The possibility of amending a patent application or a patent has been an issue largely discussed during the Travaux Préparatoires prior to the creation of the first version of the European Patent Convention (EPC) in 1973.
At this time, it was decided to enshrine in the Convention the possibility of amending the European patent application as a right available to any applicant. The European Patent Convention in the 1973 first version thus stated in Article 123(1) that “an applicant shall be allowed at least one opportunity of amending the description, claims and drawings of his own volition”.
This principle was reaffirmed during the revision of the European Patent Convention in 2000, where Article 123(1), which was by now in force, states similarly that “the applicant shall be given at least one opportunity to amend the application of his own volition”.
On the other hand, this right to amend the patent application needs to be limited to preserve the rights of third-parties so that they can predict what possible amendments could be made by the applicant based on the patent application which has been filed. A safeguard has thus been provided in the European Patent Convention through Article 123(2) that states “The European patent application or European patent may not be amended in such a way that it contains subject-matter which extends beyond the content of the application as filed”.
This paper aims at explaining how the safeguard provided by Article 123(2) EPC is applied at the European Patent Office (EPO), providing examples of common amendments cases that could occur, and reviewing if there are other provisions in the European Patent Convention that further limit the possibility to amend the patent application or patent.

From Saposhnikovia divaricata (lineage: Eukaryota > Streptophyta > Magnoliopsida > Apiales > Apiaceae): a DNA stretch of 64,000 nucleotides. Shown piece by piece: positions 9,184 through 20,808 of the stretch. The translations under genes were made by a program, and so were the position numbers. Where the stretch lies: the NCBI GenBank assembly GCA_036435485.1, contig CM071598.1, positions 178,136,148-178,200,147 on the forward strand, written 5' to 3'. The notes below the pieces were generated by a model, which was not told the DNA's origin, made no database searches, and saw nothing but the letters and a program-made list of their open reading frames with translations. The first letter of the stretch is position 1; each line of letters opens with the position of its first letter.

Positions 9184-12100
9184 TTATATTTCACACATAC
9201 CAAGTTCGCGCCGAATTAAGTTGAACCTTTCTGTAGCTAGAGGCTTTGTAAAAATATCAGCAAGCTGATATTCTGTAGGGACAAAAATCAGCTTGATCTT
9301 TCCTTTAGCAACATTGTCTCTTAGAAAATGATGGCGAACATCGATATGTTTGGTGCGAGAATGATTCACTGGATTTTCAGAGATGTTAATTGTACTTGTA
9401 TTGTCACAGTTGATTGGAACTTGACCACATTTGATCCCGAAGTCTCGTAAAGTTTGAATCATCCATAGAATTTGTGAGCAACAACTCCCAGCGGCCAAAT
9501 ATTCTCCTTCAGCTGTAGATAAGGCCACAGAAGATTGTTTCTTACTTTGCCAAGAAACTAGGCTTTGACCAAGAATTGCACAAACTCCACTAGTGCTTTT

Spirit and basic principles of Article 123(2) EPC
The Enlarged Board of Appeal of the EPO indicated in its decision G1/93 what the main goal of the Article 123(2) EPC safeguard was, stating that the underlying idea of this provision is that an applicant shall not be allowed to improve his position by adding subject-matter not disclosed in the application as filed.
The Enlarged Board of Appeal considered this was unacceptable as it would otherwise give the applicant an unwarranted advantage and could be damaging to the legal security of third parties that rely on the content of the original application.
It is thus necessary to know what is considered as the “application as filed” and how to assess whether the subject-matter is disclosed in this source of information defined by the “application as filed”.
Perimeter of the “application as filed”
The “application as filed”, which is used as a reference to determine whether or not any subject-matter was disclosed by the applicant, obviously comprises the description, the claims, and the drawings, as they were on the date of filing. In particular, if the patent application has been filed without any claim, as is now possible, any later filed set of claims will not be part of the “application as filed” for the purpose of assessing the allowability of amendments.
Contrary to what might be imagined, the abstract is not considered to be a part of the “application as filed”, nor is the title of the application, as seen in the Board of Appeal decision T246/86. Similarly the Board of Appeal indicated in its decision T260/85 that the content of the priority document(s) is not a part of the “application as filed”.
What is taken into consideration in the “application as filed” includes the explicit disclosure but also any implicit disclosure, i.e. any disclosure that the skilled person would consider as necessarily contained in the patent application as a whole when reading what is explicitly mentioned, on the basis of his general knowledge.
The features which are disclosed in the description by mere reference to a document which is said to be “incorporated by reference” are not usually considered to be part of the “application as filed”. The conditions for the incorporation of features by reference to another document in a patent application are very strict in Europe and rarely fulfilled, meaning that examiners often request cancellation of the incorporation by reference.